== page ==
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Question about the sun and the earth long long ago.

  1. Aug 30, 2007 #1
    I might already know the answer to this but i just need to make sure. Does a suns mass reflect its volume? I ask because...

    The formation of a star simply put is: a planet gathers mass there-by gathering gravity there-by igniting and becoming a star…it becomes a star with x amount of mass to start then burns and burns and burns until it looses enough stuff to burn causing an implosion then an explosion(super nova). Correct??

    So if this is true where was earth when our sun was reeeeeeeeealy big? Is it not true that the sun looses x amount of mass a year and by rewinding the whole sequence you should be able to see how big the sun was say about 4.6 billion years ago? If around that time say a planet was trying to evolve wouldn’t the sun have pulled this planet in leaving it, well, not there? Seeing how the sun loses a lot of mass now, 4.6 billion years ago would put the sun at…BIG (at least I assume big enough to reach our orbit) we’ll say maybe too big for the earth to be just kinda hanging around unharmed. Now let’s move 1.6 billion years ahead. Somehow this planet survived orbiting closely or even within the sun, 1.6 million years should shrink the sun a bit. About this time this planet starts to have life appear, the sun would still be really close, close enough to be super heating the earth and kill those pesky possible life forms. I don’t know the #’s but I’m sure some of you do.
    How much mass the sun is loosing at present/year (x)
    Y + present day mass of sun = mass of sun 4.6billion years ago. (We’ll call this z)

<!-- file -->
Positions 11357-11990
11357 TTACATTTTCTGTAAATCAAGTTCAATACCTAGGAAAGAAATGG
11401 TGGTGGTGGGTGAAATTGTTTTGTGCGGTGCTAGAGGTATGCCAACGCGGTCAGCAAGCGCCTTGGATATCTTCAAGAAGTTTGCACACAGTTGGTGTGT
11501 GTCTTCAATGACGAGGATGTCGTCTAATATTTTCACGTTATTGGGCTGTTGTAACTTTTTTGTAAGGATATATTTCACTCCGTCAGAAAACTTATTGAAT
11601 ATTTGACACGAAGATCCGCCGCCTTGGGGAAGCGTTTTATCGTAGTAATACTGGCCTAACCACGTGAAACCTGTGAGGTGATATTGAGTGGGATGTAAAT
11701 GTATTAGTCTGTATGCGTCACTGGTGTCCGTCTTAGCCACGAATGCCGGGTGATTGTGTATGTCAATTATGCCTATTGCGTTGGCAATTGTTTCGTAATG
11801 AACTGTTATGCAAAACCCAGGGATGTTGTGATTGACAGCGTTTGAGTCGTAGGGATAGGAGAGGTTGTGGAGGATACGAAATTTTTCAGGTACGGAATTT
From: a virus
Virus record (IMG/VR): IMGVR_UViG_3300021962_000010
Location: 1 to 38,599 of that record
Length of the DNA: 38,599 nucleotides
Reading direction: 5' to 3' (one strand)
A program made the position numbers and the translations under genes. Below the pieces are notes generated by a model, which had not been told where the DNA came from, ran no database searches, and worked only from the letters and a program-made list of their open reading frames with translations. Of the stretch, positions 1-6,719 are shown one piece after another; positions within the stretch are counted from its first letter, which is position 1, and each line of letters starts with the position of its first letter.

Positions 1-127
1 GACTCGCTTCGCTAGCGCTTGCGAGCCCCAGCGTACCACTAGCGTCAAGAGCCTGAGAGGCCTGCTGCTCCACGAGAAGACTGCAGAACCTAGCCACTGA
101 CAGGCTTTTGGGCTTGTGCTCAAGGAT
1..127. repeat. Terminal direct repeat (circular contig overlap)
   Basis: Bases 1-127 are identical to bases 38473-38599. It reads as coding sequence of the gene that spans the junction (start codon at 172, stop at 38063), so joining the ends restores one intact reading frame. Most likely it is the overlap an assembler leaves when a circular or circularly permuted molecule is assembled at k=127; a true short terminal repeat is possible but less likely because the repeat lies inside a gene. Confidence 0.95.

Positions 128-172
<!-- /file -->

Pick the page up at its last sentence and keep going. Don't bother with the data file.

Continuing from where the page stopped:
Now how much volume would the sun fill with (z) amount of mass? Or would the same amount of volume hold greater amounts of mass? Leaving the sun heavier but none the more bigger
  2. jcsd
  3. Aug 30, 2007 #2


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    Main sequence stars don't loose much mass, there is a tiny (by comparison to their size) amount thrown out as the solar wind.
    The sun will expand as it enters the red giant phase and will oddly then begin to lose mass - upto 25% of the outer envelope is ejected.
    Depending on how much mass is lost the earth's orbit may increase so that it escapes being swallowed by the larger sun, but either way it is going to get severly roasted.

    ps. Our sun is not large enough to supernova, it will expand to a large low density red giant and then a small core will be left as a white dwarf.

    As an example of the range of densities, Betelgeuse (the red star at Orion's shoulder) is about 14times the mass of the sun but 650 times the radius, so it has about 275Million times the volume but only 1/20 millionth the density.
    Last edited: Aug 30, 2007
  4. Aug 30, 2007 #3
    Excellent; thanks!!
  5. May 22, 2009 #4
    Red Giant Branch and Asymptotic Giant Branch stars are really just small dense fusion cores surrounded by a very BIG atmosphere. The two parts of the star don't mix and the outer layers eventually get blown away. Smaller stars - smaller than the Sun - are more like the cores of bigger stars. For example, a 0.1 Solar mass red-dwarf star is just 0.125 times the size of the Sun, meaning its average density is 51.2 times the Sun's and its surface gravity is 6.4 times stronger.
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